Category: Dream Home

The 3 Keys To Building Your Dream Home

Home is where the heart is… but if your heart just isn’t in it anymore, your home is just a  property. If you’ve lived in your home for some time now, your lifestyle and circumstances may be radically different to how they were when you first moved in. Perhaps you now have a larger family, maybe you have a new job or work from home. Maybe you’ve just outgrown and fallen out of love with your old place. The fact remains that when a house has stopped feeling like a home, it’s time to consider taking the next step in your life and moving on. But if you’re ready to move from your starter home to the home of your dreams, the home where you’ll put down roots and live out your days, it can be extremely frustrating when the right house never comes along. You do what you can to raise the value of your existing property, you even generate a lot of interest, but the perfect home still eludes you.

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If you can’t buy the home of your dreams, why not build it? By sticking to these tips, you’ll hold the keys to building your dream home in your hands…


Establish a wish list and a “must have” list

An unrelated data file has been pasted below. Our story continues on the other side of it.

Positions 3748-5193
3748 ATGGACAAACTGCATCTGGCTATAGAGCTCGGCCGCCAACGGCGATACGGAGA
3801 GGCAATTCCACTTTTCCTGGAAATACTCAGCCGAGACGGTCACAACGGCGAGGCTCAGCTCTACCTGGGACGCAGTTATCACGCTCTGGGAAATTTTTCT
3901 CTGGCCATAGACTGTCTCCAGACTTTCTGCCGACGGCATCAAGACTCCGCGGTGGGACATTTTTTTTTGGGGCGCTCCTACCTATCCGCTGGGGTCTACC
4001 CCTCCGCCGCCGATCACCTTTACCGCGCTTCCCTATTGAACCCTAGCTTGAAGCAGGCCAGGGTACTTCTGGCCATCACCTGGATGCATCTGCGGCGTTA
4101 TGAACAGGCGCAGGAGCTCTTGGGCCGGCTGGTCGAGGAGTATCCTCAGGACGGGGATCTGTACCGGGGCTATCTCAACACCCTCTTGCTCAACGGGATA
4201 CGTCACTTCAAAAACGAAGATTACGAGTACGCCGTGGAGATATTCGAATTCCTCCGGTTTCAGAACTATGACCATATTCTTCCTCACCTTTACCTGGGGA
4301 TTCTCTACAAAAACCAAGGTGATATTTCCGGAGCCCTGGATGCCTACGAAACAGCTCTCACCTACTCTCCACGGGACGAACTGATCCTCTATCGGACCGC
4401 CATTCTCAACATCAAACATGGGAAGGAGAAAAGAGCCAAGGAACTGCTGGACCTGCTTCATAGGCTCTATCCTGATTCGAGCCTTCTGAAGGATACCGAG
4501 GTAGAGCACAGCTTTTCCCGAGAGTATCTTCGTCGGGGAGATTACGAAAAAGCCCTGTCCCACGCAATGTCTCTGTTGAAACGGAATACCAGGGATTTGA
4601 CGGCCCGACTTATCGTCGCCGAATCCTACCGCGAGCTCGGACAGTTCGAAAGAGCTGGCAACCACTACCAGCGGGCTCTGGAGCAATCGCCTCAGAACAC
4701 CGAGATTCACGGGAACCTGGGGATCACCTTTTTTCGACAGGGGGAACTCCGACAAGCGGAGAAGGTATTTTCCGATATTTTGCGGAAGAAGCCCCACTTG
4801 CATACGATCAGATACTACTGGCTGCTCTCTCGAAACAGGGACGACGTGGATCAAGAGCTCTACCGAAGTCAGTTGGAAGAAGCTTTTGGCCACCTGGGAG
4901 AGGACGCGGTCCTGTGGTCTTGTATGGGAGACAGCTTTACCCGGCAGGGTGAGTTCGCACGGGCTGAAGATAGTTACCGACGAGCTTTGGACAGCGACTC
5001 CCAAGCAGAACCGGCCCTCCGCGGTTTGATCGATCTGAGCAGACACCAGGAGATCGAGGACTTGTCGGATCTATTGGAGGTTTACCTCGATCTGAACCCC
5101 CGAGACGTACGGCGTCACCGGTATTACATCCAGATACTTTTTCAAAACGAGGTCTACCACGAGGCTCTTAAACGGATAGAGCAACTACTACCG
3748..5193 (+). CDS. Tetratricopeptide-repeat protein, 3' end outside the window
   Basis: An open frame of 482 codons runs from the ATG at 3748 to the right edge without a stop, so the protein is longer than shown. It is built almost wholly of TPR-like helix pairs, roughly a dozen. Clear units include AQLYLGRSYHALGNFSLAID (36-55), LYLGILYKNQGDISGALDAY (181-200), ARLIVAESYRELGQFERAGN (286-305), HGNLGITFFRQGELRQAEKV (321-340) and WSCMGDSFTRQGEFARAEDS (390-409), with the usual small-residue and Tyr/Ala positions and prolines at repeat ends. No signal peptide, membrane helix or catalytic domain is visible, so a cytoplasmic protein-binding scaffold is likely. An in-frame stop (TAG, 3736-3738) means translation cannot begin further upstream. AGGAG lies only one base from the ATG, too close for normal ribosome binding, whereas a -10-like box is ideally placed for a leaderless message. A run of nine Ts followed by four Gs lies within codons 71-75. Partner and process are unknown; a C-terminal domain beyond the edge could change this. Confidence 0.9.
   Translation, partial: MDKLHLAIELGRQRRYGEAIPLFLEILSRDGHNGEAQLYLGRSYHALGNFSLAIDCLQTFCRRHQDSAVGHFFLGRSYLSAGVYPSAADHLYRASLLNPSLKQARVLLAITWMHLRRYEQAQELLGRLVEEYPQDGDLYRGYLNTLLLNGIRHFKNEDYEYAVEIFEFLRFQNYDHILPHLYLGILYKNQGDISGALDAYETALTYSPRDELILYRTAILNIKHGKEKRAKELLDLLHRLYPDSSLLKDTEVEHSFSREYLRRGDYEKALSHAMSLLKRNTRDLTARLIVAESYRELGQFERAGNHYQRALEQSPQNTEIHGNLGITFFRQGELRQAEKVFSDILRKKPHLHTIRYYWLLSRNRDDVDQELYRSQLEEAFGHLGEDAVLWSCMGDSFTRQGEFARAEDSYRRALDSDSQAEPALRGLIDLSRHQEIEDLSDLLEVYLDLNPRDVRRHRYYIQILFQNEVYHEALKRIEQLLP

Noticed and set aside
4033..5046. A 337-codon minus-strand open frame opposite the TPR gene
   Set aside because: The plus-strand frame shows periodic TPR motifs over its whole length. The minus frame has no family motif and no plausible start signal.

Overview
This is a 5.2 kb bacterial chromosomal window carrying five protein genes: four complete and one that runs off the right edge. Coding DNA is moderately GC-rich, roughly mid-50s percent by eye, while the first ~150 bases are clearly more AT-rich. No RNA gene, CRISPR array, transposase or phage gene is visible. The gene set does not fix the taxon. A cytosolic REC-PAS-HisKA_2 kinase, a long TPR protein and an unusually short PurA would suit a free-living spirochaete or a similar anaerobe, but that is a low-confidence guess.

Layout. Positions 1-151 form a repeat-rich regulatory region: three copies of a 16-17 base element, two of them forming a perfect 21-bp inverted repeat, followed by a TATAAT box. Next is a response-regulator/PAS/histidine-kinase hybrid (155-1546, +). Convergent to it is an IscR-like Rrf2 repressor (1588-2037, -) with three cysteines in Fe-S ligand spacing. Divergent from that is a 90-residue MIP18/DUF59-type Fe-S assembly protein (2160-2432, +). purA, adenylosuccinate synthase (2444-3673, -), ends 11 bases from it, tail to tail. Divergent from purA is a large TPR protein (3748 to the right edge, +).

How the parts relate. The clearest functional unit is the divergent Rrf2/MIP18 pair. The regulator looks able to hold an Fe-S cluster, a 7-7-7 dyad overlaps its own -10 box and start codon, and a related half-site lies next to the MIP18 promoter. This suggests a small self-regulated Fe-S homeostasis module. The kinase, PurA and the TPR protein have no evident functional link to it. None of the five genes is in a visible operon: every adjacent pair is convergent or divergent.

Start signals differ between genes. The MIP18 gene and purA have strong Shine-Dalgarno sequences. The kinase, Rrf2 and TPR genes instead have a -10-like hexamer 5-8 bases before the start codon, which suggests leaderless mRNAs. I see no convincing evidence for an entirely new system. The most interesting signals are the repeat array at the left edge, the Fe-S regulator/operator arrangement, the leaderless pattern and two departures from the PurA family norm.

When the prospect of building your home is first broached your mind is likely flooded with a wealth of possibilities. You will fantasize about a futuristic kitchen, gleaming with quartz and chrome and filled with the latest mod cons, or perhaps your thoughts will turn to a state of the art home cinema chock full of the latest tech and Audio Video Services. Maybe you dream of a bathroom with a freestanding clawfoot bathtub. While blue sky thinking is great, it’s important to differentiate between your wishlist and your “must haves”. Work out your budget for the essentials and treat everything from your wish list as an optional extra.


Work out a realistic budget


Here’s where a lot of projects fall apart. Many budgets are either not fully comprehensive or are unrealistic in your projections. Remember that you’ll have to factor in everything from land costs, local fees and taxes, design and engineering charges and the cost of the materials themselves. A comprehensive budget includes everything from landscaping to the fixtures and fittings. It’s also a good idea to add a 10% contingency. You may not find that you need it, but it will ensure liquidity for the project and prevent any wasted labor costs.


Be realistic about what you can do yourself


In your zeal to create your dream home without going over your budget, you may be tempted to take on a lot of the work yourself. But this is extremely foodlardy. After all, you wouldn’t represent yourself in court. You wouldn’t perform surgery on yourself. This may well be the single largest and most important investment you ever make, so it behoves you to build a team of professionals who will be able to help you achieve your dreams. By all means do what you can by yourself, just be realistic about what you can expect to achieve alone.